Jump to ContentJump to Main Navigation
Show Summary Details
More options …

American Mineralogist

Journal of Earth and Planetary Materials

Ed. by Baker, Don / Xu, Hongwu / Swainson, Ian

IMPACT FACTOR 2017: 2.645

CiteScore 2018: 2.55

SCImago Journal Rank (SJR) 2018: 1.355
Source Normalized Impact per Paper (SNIP) 2018: 1.103

See all formats and pricing
More options …
Volume 100, Issue 1


Franciscan geologic history constrained by tectonic/olistostromal high-grade metamafic blocks in the iconic California Mesozoic-Cenozoic accretionary complex

W.G. Ernst
  • Corresponding author
  • Department of Geological and Environmental Sciences, Stanford University, Stanford, California 94305-2115, U.S.A.
  • Email
  • Other articles by this author:
  • De Gruyter OnlineGoogle Scholar
Published Online: 2015-01-10 | DOI: https://doi.org/10.2138/am-2015-4850


Subduction generated a NW-trending Andean arc along the Californian margin beginning at ~175 Ma. Coeval high-pressure (HP) transformation of oceanic crust in an east-dipping, subduction zone probably accompanied plate convergence, but recovered Franciscan eclogite and garnet blueschist blocks chiefly possess younger recrystallization ages of ~165-150 Ma. These Jurassic HP metamafic rocks were sequestered in a low-temperature environment well into Cretaceous time. Fragments of actinolitic rinds partially surround many such high-grade blocks. Only slightly younger than the HP metamorphism, these rinds reflect metasomatic exchange between metabasalt and serpentinized harzburgite along the dynamic oceanic crust-mantle hanging wall during storage of the mafic rocks at moderate depth. High-grade tectonic blocks later were brought toward the surface in circulating, low-density, sheared mud-matrix mélange and/or in buoyant serpentinite bodies. Most exotic HP metamafic blocks occur in mélanges of the Franciscan Central Belt, reflecting tectonic insertion within the subduction zone-not near-surface additions to the clastic section. However, rare, high-grade clasts in feebly recrystallized Franciscan conglomerates suggest erosion and sedimentary deposition for some HP blocks. The addition of dense metabasaltic olistoliths to the mid- and Upper Cretaceous section requires that these HP material were carried surfaceward first as tectonic fragments, perhaps immersed in low-density serpentinite or mud-matrix mélange, then eroded and transported into the trench. HP rocks are conspicuously lacking in coeval Great Valley strata. Whatever the origin of particular high-grade rocks, widespread post-depositional shearing has largely obliterated their original natures, but all dense metamafic blocks of Jurassic recrystallization age must have been supplied to the Cretaceous Franciscan accretionary complex by entrainment in a low-density, circulating muddy matrix or serpentinite body. The vast majority of exotic HP blocks resides in Central Belt mélanges, and appears to be tectonic rather than olistostromal in origin.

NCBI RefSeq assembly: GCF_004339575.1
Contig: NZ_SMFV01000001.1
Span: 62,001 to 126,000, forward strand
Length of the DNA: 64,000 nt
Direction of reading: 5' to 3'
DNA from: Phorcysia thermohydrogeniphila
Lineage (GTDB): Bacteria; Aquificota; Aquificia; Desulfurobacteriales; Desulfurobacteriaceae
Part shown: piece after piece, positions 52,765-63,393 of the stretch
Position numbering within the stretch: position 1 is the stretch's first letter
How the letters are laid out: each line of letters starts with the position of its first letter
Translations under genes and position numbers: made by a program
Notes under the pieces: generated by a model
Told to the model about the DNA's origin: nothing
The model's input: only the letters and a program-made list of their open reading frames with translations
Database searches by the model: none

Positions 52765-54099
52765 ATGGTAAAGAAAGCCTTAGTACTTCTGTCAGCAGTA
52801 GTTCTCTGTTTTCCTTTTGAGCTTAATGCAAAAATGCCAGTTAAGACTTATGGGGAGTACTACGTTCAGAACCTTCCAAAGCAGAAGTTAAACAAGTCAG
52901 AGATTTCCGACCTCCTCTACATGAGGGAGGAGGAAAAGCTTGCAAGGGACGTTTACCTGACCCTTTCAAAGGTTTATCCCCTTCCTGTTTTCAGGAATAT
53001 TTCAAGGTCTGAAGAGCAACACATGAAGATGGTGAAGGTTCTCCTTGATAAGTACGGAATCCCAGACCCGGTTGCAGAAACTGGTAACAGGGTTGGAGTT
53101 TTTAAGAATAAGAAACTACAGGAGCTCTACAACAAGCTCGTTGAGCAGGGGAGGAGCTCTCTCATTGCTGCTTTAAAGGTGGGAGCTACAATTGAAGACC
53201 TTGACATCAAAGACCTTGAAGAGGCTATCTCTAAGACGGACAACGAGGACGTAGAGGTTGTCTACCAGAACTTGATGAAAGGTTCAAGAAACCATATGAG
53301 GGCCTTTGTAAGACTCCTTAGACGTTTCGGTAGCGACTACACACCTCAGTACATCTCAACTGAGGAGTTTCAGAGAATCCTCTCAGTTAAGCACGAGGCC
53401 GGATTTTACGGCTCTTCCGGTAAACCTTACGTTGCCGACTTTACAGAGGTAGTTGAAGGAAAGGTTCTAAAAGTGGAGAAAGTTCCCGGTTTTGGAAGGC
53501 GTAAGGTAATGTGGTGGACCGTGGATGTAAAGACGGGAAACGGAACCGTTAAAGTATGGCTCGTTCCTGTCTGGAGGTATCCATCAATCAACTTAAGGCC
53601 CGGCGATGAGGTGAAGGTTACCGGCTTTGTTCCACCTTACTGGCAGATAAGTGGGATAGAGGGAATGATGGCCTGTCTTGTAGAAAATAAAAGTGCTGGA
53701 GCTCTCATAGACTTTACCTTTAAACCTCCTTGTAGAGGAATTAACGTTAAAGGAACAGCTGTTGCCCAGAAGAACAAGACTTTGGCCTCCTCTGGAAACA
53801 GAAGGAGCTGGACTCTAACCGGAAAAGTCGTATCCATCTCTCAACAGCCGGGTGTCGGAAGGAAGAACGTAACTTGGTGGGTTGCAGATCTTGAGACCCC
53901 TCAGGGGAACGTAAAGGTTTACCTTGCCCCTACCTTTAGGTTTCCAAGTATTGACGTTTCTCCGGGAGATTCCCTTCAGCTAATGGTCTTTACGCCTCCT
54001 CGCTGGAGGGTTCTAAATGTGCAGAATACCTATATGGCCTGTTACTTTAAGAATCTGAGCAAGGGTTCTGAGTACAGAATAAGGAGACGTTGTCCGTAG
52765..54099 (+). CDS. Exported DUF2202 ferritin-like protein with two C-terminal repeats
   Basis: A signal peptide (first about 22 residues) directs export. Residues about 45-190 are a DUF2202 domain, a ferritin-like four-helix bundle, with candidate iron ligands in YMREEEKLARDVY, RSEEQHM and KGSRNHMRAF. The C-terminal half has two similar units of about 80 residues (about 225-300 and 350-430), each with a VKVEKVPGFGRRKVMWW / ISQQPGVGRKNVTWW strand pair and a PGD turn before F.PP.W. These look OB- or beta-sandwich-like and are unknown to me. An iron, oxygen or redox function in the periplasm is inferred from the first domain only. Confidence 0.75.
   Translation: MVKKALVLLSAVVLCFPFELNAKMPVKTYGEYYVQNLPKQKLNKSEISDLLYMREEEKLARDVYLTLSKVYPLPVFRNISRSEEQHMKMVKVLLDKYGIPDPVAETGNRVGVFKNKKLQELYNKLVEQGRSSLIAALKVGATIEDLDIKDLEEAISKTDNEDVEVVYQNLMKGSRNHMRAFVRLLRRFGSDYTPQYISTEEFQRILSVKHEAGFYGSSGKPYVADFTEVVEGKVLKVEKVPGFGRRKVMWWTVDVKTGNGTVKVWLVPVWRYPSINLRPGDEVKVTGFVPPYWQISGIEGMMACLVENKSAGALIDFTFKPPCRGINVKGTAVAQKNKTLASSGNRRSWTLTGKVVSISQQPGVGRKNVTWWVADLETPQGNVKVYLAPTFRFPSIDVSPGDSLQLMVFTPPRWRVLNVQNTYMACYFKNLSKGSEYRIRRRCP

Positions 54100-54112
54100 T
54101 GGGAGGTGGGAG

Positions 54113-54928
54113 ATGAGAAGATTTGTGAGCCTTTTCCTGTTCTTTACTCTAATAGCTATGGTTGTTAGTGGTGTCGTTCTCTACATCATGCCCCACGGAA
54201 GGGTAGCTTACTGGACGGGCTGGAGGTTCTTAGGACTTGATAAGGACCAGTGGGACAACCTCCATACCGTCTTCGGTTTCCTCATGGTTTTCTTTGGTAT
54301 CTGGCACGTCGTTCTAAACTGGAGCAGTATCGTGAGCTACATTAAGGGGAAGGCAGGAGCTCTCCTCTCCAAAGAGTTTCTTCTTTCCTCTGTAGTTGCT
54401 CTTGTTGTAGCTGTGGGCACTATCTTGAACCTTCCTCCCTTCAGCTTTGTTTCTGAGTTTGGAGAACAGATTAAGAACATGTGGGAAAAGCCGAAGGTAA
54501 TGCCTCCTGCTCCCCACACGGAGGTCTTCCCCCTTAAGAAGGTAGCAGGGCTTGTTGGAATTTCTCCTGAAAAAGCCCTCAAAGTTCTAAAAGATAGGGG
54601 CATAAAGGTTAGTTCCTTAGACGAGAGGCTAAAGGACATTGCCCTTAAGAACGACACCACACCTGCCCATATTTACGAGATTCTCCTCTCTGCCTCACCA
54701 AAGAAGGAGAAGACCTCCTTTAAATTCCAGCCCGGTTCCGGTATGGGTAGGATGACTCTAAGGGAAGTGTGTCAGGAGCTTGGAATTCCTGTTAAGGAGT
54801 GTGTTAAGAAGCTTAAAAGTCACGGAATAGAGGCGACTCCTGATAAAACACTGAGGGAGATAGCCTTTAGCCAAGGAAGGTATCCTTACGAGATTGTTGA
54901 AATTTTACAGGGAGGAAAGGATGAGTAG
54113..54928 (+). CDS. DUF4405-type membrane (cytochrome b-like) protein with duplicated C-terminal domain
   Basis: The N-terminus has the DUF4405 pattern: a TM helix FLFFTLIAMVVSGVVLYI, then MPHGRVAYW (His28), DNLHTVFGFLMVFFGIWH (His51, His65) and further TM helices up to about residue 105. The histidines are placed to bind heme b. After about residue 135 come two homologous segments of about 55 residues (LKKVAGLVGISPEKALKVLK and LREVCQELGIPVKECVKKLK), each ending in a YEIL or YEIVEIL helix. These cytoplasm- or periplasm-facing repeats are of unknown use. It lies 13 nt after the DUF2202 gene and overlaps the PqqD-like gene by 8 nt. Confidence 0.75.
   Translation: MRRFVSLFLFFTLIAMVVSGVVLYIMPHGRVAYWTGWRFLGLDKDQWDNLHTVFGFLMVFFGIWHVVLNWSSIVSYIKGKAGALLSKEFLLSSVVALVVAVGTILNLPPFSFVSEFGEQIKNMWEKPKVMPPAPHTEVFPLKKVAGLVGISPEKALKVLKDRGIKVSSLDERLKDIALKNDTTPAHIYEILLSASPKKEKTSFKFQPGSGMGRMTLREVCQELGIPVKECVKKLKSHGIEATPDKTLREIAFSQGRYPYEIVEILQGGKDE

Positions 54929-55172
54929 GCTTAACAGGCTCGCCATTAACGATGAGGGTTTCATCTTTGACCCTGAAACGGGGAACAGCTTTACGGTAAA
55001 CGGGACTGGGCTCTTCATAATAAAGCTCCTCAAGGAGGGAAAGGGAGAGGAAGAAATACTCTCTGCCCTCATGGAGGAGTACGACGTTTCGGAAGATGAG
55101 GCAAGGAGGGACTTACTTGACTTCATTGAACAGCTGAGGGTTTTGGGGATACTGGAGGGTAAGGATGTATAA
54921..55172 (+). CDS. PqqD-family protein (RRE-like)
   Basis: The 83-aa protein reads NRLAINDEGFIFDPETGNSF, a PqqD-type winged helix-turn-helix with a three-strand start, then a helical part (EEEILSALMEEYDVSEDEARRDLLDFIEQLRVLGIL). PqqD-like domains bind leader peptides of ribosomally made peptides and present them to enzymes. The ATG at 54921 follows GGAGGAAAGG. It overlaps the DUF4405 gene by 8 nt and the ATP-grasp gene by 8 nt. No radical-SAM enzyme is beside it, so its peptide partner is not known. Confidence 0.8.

Keywords: High pressure; metamorphic petrology; petrogenesis; sedimentary petrology; Earth science; Invited Centennial article

About the article

Received: 2013-12-13

Accepted: 2014-02-17

Published Online: 2015-01-10

Published in Print: 2015-01-01

Citation Information: American Mineralogist, Volume 100, Issue 1, Pages 6–13, ISSN (Online) 1945-3027, ISSN (Print) 0003-004X, DOI: https://doi.org/10.2138/am-2015-4850.

Export Citation

© 2015 by Walter de Gruyter Berlin/Boston.

Comments (0)

Please log in or register to comment.
Log in